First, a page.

For the various versions in this sketchbook of an ancient seaport with figures embarking or landing, see note to folio 1 (D05491). This composition is similar to one facing it on folio 33 verso (D05540) and there is a coloured version on folio 38 verso (D05550). For Hill, the foreground ‘seems Carthaginian, but the distance more like the Thames at Richmond’. Another classical transposition of Richmond scenery is on folio 33 (D05539).
Finberg’s reading of Turner’s inscription is expanded, surely correctly, by Nicholson in a discussion of Turner’s subjects from Homer’s Iliad. She sees Turner’s focus on the story of Chryses and Chryseis in Book 1 as characteristic of his sympathy with the victims of war and with ‘helplessness in the face of unreasonable forces’. Chryseis (or Astynome), daughter of Chryses, a priest of Apollo, is taken as booty by the Greeks, causing him much anguish; she is returned following his direct appeal to the god, who sends a plague upon her captors, and the intervention of Ulysses. Here, Turner seems to have sketched an idea for her restitution, while in his notes on a further coloured study of a slightly different seaport on folio 49 verso (D05568) he gave ‘Ulysses ... [arrival] at Cryse’ as one possibility for its subject, meaning Ulysses’s return of the captive girl; and on the facing page, folio 59 (D05569), further options include ‘Ulysses with Chryseis offering her to her Father’. Nicholson observes Turner’s fidelity to the poem in his introduction of Ulysses, and also to the artistic precedent of Claude’s Seaport with Ulysses Restituting Chryseis (Louvre, Paris) which he could have seen in Paris in 1802 or perhaps knew in reproduction.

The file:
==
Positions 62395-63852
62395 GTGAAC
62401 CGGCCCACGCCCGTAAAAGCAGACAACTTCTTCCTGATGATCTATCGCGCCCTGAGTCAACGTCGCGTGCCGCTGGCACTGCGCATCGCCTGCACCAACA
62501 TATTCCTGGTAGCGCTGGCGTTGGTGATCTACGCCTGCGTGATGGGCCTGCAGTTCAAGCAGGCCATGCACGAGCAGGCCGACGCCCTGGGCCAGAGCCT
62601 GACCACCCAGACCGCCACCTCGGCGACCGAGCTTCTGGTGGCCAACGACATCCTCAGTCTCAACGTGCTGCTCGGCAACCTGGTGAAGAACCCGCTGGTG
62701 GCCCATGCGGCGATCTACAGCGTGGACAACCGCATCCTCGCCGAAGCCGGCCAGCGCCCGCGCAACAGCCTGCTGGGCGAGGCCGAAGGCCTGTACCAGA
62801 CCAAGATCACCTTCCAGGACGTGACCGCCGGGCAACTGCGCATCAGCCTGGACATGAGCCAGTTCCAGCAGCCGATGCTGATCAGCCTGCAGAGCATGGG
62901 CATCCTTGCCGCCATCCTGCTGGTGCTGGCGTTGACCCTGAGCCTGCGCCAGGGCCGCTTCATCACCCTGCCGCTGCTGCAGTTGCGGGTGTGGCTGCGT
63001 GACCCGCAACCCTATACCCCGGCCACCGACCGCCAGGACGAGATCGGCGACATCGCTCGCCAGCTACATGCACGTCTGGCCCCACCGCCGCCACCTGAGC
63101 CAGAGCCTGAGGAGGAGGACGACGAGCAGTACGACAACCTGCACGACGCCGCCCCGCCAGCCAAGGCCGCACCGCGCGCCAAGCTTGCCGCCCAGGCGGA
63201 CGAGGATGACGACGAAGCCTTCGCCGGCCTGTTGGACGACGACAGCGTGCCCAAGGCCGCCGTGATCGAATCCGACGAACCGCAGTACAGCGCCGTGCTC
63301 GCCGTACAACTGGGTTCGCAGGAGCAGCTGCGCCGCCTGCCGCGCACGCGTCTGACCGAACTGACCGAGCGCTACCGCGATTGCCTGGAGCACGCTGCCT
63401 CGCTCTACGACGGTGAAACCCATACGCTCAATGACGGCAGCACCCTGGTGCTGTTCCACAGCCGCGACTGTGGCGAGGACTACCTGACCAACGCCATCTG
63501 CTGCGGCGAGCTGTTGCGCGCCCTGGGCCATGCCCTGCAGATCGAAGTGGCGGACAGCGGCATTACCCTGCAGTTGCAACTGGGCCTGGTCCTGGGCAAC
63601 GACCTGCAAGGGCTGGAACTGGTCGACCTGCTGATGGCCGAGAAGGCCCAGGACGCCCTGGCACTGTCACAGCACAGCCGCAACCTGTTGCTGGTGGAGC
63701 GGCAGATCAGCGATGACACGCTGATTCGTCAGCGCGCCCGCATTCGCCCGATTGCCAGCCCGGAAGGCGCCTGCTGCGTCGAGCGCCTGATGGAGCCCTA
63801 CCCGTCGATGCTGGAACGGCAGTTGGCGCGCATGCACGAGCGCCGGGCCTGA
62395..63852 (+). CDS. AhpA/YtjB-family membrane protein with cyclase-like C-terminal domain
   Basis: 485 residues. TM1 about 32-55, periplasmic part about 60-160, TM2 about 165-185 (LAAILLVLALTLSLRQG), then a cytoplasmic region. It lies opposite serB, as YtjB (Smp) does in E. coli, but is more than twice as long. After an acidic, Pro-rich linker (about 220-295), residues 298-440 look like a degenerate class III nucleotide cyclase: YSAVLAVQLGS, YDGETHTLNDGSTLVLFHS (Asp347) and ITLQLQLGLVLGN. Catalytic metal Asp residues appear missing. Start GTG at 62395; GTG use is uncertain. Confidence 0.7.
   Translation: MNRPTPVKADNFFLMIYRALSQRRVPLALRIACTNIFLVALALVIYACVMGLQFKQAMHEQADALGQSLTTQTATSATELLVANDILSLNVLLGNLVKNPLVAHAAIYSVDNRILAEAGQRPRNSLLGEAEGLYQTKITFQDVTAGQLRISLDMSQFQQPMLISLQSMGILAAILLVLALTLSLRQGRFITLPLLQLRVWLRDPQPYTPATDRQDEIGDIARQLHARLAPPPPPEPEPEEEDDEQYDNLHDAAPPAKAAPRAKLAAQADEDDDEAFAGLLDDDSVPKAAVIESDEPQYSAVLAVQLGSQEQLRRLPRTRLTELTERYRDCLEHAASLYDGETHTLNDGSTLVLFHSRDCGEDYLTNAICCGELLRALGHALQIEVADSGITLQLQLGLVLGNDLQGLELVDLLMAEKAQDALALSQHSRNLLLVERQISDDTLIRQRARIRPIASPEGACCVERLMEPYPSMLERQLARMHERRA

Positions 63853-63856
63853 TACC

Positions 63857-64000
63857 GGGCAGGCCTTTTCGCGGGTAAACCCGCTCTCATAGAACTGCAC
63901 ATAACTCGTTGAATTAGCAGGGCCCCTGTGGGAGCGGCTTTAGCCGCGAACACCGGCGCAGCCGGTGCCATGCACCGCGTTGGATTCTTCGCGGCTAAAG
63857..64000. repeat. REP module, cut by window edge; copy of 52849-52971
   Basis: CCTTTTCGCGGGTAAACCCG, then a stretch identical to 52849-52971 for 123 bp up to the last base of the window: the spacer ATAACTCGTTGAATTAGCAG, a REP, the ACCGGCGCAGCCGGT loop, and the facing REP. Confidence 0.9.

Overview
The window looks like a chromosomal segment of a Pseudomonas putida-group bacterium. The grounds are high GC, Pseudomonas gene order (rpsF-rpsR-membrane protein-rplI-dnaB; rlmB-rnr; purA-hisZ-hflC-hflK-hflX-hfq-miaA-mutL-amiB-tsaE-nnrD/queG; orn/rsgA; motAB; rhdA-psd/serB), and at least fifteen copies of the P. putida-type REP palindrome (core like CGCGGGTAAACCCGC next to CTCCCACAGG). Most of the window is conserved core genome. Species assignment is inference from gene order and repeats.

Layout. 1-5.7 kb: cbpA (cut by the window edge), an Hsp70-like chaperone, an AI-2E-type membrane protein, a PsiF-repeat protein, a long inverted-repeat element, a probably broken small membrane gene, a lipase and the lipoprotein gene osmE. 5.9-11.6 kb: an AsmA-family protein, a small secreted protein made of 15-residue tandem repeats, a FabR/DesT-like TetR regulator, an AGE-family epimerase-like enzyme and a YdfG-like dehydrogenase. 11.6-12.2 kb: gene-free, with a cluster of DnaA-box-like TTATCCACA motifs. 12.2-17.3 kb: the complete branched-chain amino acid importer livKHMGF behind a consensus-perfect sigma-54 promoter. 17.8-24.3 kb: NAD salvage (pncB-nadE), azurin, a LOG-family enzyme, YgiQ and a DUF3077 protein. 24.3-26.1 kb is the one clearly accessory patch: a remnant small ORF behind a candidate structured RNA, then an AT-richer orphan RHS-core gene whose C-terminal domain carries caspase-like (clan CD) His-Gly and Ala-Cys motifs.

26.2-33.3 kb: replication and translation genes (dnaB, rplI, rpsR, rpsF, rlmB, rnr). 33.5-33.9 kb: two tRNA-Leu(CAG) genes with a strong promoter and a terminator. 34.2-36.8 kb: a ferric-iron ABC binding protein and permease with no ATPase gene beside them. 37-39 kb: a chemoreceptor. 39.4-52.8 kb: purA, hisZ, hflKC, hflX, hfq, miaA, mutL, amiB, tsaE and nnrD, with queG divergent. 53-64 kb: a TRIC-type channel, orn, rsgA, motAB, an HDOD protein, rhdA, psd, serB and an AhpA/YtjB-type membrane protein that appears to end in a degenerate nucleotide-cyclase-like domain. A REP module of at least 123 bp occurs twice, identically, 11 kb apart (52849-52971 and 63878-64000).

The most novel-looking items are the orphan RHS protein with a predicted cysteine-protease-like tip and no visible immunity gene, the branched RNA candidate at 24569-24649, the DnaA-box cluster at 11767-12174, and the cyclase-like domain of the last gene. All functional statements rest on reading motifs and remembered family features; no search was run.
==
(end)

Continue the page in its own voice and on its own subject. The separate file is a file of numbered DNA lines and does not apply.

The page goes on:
Andrew Wilton, The Life and Work of J.M.W. Turner, Fribourg 1979, p.356 no.492.
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